Extract From A Grimoire Of Mis-Spells And Bad Grammar; Invocation Of The NotRube

You are a shambles from the rough edge of Perdition,

a bearer of the VastVoid's Entropy of slow attrition.

Your mutterings, relentless in their slogged attenuations,

are merely the preambles to your loud screams in damnation's

Lake Fire.  Meanwhile, you try to distance or postpone that time

by violating every precept of measure or rhyme;

for you despise skilled art and always seek to obdure

the WoeIsMe told in Reconjugate NonSequitur.

 

Starward

Author's Notes/Comments: 

The invocation to NotRube, as recorded in the grimoire, Reconjugate NonSequitur contains several names, or concepts, that will appear elsewhere in the grimoire's text, which is said to have been transcribed from a lost original manuscript by  Count Retsnom von Souedih, with a preface and afterward by his follower, Ranul Ezarc (and next to nothing is known about either).  The version I have consulted is a translation by a seventeenth century Puritan scholar of old books, who is known to posterity only by the initials Q.V., which was often printed, on his original editions, as q.v., a scholarly Latin abbreviation.  We know, for sure, that the initials did not represent his mundane name; but that he adopted the use of the abbreviation's initialized form in imitation of his teacher, Adam Steuart, who signed his own writings as "A.S.".  Q.V. or, more properly, q.v., justified his translation's publication with the assertion that such shadowy terrors should be brought into the light of day and scholarship, where they will be revealed as shams or shambles, written for, and of use only to, shammers and shamblers.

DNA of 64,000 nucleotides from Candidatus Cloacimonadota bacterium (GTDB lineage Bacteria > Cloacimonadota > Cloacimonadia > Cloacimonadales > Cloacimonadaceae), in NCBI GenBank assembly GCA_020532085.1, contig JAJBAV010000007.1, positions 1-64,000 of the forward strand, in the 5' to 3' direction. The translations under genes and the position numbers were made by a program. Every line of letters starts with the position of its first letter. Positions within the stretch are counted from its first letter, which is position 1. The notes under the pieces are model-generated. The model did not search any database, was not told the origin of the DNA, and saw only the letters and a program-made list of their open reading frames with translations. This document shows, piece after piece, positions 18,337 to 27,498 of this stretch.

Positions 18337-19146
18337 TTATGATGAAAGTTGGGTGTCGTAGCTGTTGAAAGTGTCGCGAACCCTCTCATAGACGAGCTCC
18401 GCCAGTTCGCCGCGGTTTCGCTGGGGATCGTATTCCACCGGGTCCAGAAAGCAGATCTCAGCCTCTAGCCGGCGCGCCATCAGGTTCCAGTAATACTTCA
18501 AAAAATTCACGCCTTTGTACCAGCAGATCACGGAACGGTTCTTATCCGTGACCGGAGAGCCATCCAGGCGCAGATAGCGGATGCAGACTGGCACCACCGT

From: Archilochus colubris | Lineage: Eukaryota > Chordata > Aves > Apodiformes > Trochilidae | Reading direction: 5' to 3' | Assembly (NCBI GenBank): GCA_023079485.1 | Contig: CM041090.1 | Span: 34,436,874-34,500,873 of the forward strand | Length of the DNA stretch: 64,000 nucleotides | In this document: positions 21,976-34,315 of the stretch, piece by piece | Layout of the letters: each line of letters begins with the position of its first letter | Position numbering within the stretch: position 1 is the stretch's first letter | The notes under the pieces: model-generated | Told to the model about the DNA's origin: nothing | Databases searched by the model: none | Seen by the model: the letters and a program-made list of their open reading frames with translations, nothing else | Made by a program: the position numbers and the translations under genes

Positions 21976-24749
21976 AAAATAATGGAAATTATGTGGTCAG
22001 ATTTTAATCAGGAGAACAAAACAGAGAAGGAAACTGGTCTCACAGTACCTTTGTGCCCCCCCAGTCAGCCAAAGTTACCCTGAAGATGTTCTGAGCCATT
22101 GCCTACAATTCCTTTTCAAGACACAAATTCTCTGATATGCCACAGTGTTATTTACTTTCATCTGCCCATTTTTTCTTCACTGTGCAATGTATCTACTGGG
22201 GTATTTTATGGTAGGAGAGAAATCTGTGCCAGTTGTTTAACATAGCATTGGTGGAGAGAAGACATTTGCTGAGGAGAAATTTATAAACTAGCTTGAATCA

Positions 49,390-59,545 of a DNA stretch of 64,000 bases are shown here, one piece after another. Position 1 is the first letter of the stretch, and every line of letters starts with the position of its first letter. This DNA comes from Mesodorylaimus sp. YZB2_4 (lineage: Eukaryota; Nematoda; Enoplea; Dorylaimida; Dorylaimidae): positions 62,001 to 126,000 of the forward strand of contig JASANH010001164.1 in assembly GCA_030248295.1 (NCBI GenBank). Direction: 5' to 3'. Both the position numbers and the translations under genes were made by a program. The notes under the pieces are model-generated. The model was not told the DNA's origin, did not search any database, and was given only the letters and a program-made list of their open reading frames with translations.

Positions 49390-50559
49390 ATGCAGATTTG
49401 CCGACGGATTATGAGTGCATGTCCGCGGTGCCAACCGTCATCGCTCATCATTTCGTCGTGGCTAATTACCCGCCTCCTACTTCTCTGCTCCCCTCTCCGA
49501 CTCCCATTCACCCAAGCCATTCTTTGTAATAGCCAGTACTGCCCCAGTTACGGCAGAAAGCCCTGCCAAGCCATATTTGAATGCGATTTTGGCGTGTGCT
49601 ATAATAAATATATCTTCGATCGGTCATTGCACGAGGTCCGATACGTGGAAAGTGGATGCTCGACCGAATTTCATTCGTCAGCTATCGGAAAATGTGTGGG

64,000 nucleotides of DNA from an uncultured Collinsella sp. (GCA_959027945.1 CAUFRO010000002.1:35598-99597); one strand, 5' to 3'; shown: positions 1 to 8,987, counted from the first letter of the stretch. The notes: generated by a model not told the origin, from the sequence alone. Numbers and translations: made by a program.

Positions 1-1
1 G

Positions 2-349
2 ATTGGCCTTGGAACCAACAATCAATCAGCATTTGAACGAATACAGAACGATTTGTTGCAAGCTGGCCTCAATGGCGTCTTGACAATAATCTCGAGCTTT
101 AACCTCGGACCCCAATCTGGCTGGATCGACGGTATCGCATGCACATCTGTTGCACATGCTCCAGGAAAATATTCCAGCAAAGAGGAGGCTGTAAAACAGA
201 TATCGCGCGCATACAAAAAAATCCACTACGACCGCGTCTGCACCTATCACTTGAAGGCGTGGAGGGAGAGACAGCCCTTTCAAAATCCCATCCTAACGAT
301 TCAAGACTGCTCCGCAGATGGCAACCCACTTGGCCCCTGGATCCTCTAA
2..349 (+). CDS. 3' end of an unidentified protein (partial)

According to the grimoire, the presiding spirit of the realm and process of Entropy is known, among human beings, as VastVoid, and dwells at the edge of Perdition, into which he/it will be eventually cast.  WoeIsMe is another process that leads to Entropy that VastVoid disseminates from its dwelling at the edge of Perdition, and is often scattered about our world by VastVoid's devoted servant, NotRube.  (Other than Perdition and Entropy, these terms are the translations of von Suoedih.)

 

Count Retsnom von Suoedih, in his preliminary transcript, suggested that the worship of VastVoid and Entropy was the principle religion practiced among the Cities of the Plain, chiefly Zeboim, as well as the other four cities allied in that confederation; as described in Gensis; and Ezekiel 16:49-50 describes the sin, and probably the religious practice, of those cities.

 

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